In 1955, a full barrage was constructed at Madhopur after the original weir of the Madhopur headwork got damaged in a flood.[1] Over the next two years, a Madhopur–Beas Link canal was also added, to link the Ravi waters to the Beas River via the Chaki nalla.[14][15]

The UBDC canal network was remodelled during 2001–2005 after the construction of the Ranjit Sagar Dam. It presently carries up to 9,000 cubic feet (250 m3) per second, distributing them to seven branches and 247 distributaries. The total length of the canal network is 3,119 kilometres (1,938 mi) and cultivates 573,000 hectares (1,420,000 acres) of land.[1]

NotesEdit

  1. ^ The term "Bari Doab" literally refers to the interfluvial region between the Beas and Ravi rivers, but in practice, it also refers to the region between Sutlej and Ravi rivers. The canal was most likely called "Bari Doab Canal" at its inception, with the attribute "Upper" being added after a Lower Bari Doab Canal was constructed downstream. It is also sometimes called the "Central Bari Doab Canal".

ReferencesEdit

  1. ^ a b c Canal Administration, Department of Irrigation, Government of Punjab, retrieved 5 May 2020.
  2. ^ a b Grover, B. R.; Grover, Amrita; Chaudhary, Anju Grover; Dua, J. C. (2005). Land Rights, Landed Hierarchy, and Village Community during the Mughal Age. Low Publications. p. 228. ISBN 978-81-88629-26-8.
  3. ^ Lafont, Jean Marie (2002), Maharaja Ranjit Singh, Atlantic Publishers & Distributors, p. 149
  4. ^ Stone, Canal Irrigation in British India (2002), pp. 14–15.
  5. ^ Guy, Alan James; Boyden, Peter B. (1997). Soldiers of the Raj: The Indian Army 1600-1947. London: National Army Museum. p. 185. ISBN 978-0-901721-35-8.: 'Madhopur Headworks project was carried out under the direction of Lt. (later Lt-Col.) H. Dyas, a 26-year-old subaltern, who had already done good work on the Western Yamuna Canal. From 1850 the Headworks steadily grew, and in 1859 water from the Ravi was admitted into the Bari Doab Canal. In 1868, when Chief Engineer, North-Western Provinces [now Uttar Pradesh], Dyas died from overwork at the age of 44, "...a sacrifice to his devotion to his duty and his work".'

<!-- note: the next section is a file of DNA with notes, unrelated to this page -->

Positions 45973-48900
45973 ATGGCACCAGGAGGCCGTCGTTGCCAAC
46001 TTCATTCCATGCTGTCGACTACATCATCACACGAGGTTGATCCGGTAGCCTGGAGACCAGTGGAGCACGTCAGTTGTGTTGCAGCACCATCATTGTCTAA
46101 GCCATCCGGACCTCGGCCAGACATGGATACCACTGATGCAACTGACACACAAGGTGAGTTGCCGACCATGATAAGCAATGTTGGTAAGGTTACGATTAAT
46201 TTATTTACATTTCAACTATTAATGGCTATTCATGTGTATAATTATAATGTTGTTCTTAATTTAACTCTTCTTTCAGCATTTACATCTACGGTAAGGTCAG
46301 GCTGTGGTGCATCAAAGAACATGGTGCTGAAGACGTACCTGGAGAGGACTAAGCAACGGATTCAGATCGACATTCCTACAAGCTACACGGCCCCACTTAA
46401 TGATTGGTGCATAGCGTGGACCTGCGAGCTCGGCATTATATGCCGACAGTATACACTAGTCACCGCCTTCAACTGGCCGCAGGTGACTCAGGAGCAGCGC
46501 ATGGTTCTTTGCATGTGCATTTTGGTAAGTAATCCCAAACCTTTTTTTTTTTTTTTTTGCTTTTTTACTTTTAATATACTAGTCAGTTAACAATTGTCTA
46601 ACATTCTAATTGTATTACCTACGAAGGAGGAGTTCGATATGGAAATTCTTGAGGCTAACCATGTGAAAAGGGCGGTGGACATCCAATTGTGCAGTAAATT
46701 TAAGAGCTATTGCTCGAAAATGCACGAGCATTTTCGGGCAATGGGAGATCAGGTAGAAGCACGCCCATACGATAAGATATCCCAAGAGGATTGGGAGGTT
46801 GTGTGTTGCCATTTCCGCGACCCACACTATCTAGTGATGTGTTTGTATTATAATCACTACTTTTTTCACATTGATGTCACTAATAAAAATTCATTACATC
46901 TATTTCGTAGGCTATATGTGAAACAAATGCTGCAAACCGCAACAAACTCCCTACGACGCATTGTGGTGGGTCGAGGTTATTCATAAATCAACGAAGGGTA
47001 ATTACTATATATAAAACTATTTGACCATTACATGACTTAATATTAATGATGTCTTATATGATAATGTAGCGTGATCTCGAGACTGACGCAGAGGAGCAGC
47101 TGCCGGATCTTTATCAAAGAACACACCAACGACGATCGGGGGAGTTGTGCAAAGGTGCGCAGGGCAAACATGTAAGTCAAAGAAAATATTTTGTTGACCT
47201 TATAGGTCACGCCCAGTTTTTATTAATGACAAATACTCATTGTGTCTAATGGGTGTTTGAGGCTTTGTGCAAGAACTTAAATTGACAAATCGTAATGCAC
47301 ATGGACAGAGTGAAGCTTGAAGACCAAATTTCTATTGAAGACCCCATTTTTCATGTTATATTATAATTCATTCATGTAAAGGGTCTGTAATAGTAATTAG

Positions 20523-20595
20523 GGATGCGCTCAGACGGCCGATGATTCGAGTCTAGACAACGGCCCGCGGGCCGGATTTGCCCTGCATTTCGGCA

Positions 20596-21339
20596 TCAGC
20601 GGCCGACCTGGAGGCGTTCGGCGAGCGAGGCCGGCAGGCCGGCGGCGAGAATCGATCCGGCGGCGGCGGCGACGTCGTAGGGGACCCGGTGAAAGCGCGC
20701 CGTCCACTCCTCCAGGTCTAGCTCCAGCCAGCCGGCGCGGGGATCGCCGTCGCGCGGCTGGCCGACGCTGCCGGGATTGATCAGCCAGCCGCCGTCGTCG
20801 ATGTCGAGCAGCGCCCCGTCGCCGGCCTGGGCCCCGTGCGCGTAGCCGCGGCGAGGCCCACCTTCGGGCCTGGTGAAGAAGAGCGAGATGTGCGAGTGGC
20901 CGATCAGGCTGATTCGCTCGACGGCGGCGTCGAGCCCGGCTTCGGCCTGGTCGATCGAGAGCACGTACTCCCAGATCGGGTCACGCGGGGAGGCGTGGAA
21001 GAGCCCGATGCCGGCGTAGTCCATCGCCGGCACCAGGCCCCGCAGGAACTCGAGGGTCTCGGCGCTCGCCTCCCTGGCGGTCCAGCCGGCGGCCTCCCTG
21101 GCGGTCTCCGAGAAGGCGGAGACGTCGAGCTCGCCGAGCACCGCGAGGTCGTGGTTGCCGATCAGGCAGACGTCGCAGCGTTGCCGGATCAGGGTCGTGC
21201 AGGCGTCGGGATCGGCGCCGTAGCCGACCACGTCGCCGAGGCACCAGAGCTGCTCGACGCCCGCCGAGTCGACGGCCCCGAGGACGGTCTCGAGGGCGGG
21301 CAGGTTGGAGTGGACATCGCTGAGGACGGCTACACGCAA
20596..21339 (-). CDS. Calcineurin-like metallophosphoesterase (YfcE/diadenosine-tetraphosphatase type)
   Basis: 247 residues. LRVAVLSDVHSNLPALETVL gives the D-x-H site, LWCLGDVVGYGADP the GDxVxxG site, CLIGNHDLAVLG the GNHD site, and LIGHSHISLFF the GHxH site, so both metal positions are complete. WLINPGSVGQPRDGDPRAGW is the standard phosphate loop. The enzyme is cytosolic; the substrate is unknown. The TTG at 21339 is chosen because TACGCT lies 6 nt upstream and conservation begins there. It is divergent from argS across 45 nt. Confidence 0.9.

6. ^ Stone, Canal Irrigation in British India (2002), pp. 348–349.
  7. ^ Nijjar, History of the United Panjab (1996), p. 8.
  8. ^ Gilmartin, David (2020), Blood and Water: The Indus River Basin in Modern History, Univ of California Press, ISBN 978-0-520-35553-8
  9. ^ a b c Chaturvedi, India's Waters (2011), p. 199.
  10. ^ a b Wardle, Sir Thomas (1886), Colonial and Indian Exhibition, 1886, Empire of India--special Catalogue of Exhibits by the Government of India and Private Exhibitors: Royal Commission and Government of India Silk Culture Court--descriptive Catalogue, W. Clowes – via archive.org
  11. ^ The head of the Bari-Doab Canal, Madhopur (watercolour painting 1865), British Library, retrieved 1 May 2020.
  12. ^ Nijjar, History of the United Panjab (1996).
  13. ^ Krishna Rao, K. V. (1991), Prepare or Perish: A Study of National Security, Lancer Publishers, pp. 132–136, ISBN 978-81-7212-001-6
  14. ^ Moza, River Ravi (2014), p. 2.
  15. ^ Canal Administration Post-Independence, Department of Irrigation, Government of Punjab, retrieved 5 May 2020.

BibliographyEdit

External linksEdit